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Severe infestations of blue-green algae in Sydney’s drinking water catchments have soared 800 per cent, according to an audit which warned climate change is putting the sensitive waterways under increasing threat from toxic blooms.


Warragamba Dam
Warragamba Dam, the main source of Sydney's drinking water supply. JENNY EVANS

The audit also called for an investigation into levels of pollution in Coxs River, which feeds into Warragamba Dam, Sydney’s main drinking water reservoir.

There are no government water quality monitoring stations in the section of the upper Coxs River that is of most concern due to a cluster of polluting businesses nearby.

A Sydney Water spokesperson said there was no risk to consumers because water is treated to meet Australian Drinking Water Guidelines.                                                                                                    

However Professor Stuart Khan from the University of NSW said the same guidelines stress that protecting the catchment is a key pillar of providing safe drinking water.

“If we had to treat poor quality water, it would require us to use more energy and more chemicals,” he said. “Costs to treat drinking water would increase, as would the greenhouse footprint and other environmental impacts.”

The Sun-Herald can also reveal there are health concerns over the potential use of blue-green algae tainted water to grow crops in the Sydney basin.

The audit of Sydney Drinking Water Catchment was released last month, covering 2016 to 2019.

It was prepared by independent consultants for WaterNSW, the agency in charge of protecting the health of the catchments.

A WaterNSW spokesman said it would review the audit and report back to the government but welcomed a finding its management of the catchment had “substantially improved” in recent decades.

The audit highlighted the continued risk of mining in the catchment after three oil spills had to be quickly remediated before they posed a threat to consumers.

Further investigation was also needed into the rehabilitation of coal mines and the water losses and water quality impacts they caused, the audit found.

“This audit provides strong evidence of the ongoing impacts and risks associated with mining,” Professor Khan said.

The WaterNSW spokesman said the government had recently adopted the recommendations of the Independent Expert Panel for Mining in the Catchment which “should address public concerns”.

The audit found the catchment was coming under increasing pressure due to climate change, which increased the likelihood of bushfires and blue-green algae blooms.

There were 223 “red alerts” for severe blue-green algae outbreaks between 2016 and 2019, up from 23 in the previous audit period.

The overall number of alerts was 1266, more than double the 556 in the previous audit.

Some strains of the algae are harmless but others produce hazardous toxins that can cause vomiting, liver and nerve damage, liver cancer and even death in humans and animals.

Of growing concern to scientists is also a potential connection between a toxin sometimes found in blue-green algae and motor neuron disease.

Dr Darren Baldwin, a Charles Sturt University professor who advises the government on extreme water quality events, said that warm and dry conditions associated with climate change “certainly” increased the likelihood of blooms.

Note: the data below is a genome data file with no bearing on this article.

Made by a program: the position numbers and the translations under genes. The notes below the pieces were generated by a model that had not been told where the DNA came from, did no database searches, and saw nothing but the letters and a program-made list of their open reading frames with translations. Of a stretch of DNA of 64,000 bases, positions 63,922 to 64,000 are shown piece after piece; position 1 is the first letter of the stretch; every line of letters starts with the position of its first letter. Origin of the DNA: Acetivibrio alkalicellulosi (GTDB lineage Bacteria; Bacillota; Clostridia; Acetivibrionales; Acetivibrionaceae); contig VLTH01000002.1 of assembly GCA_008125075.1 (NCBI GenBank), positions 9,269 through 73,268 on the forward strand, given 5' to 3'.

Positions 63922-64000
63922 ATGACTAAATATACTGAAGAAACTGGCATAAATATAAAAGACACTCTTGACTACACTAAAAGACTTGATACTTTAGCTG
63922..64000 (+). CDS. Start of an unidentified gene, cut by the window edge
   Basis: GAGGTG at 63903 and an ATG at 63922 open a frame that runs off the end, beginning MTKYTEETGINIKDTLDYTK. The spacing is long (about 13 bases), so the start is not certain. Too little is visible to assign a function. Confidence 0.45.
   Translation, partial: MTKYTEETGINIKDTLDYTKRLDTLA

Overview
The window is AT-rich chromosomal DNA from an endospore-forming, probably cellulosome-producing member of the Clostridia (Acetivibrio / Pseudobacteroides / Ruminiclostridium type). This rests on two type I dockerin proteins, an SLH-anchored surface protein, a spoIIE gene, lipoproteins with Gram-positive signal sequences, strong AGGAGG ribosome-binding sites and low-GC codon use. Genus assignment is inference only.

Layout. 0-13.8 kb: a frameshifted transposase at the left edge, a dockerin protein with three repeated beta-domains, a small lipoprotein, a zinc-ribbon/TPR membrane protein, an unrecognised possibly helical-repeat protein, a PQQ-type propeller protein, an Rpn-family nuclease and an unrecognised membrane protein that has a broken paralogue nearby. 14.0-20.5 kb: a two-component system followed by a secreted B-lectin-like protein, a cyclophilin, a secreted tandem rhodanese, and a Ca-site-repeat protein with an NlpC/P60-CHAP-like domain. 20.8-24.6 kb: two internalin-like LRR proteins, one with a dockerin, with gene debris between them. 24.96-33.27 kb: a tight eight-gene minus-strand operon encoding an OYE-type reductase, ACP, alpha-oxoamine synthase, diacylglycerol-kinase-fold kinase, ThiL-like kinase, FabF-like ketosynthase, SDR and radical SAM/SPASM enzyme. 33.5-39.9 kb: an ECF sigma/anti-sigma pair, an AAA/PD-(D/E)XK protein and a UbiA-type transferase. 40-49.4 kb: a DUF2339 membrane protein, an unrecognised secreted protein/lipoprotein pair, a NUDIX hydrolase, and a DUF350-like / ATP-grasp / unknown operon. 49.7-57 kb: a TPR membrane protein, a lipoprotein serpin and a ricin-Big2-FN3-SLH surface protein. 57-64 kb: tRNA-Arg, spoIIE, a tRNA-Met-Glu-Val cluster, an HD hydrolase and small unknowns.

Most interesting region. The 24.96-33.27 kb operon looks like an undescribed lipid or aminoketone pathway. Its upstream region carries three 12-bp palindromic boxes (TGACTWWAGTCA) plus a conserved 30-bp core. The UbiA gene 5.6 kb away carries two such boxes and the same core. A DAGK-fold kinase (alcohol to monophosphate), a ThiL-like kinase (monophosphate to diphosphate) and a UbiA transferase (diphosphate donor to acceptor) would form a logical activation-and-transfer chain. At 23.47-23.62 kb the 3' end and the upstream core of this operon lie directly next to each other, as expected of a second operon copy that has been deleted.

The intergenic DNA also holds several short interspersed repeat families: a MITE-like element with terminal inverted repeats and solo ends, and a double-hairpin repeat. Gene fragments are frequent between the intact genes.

“When algal blooms occur, councils have to invest significant additional money in water treatment,” he said.

A research student at the University of Sydney uncovered toxic blue-green algae in waterways used to irrigate crops in the Hawkesbury-Nepean catchment in 2018.

Kansas Keeton, who has now relocated to the United States, called for further investigation into how the algae was affecting the crops, amid “extensive” scientific evidence the dangerous toxins can accumulate in vegetables such as tomatoes, lettuce and carrots.

A WaterNSW spokesman said its comprehensive water quality monitoring program could detect blue-green algae, and respond with operational changes to avoid sourcing affected water.

It could be effectively treated with powdered activated carbon and chlorination, he said.

The spokesman added while climate change could pose a risk to long term water security, WaterNSW was working to develop "viable mitigation options".

The audit called for an investigation into pollution in the upper Coxs River and Wingecarribee Rivers due to “ the relatively high numbers of sites of pollution and contamination”.

The Coxs River is the second-largest source of water for Warragamba Dam, while the Wingecarribee River tops up Sydney’s supply when reserves become low.

WaterNSW’s only monitoring station in the upper Coxs River is located away and upstream from pollutant sources, the audit found, including explosives production, sewage plants, a power station and the Springvale Mine coal mine.

A court blocked the mine’s extension in 2017 because of concerns about its effect on the catchment, but the NSW government overturned the decision.

The WaterNSW spokesman said it would conduct an investigation into programs aimed at preventing and minimising pollution in the locations flagged in the audit.

“Where there are opportunities for improvement WaterNSW will pursue these with relevant stakeholders,” he said.

The spokesman added that there were a series of monitoring stations in the upper Coxs River operated by businesses as part of their EPA license conditions, which provided "extensive information". However WaterNSW's monitoring regime would also be reviewed.


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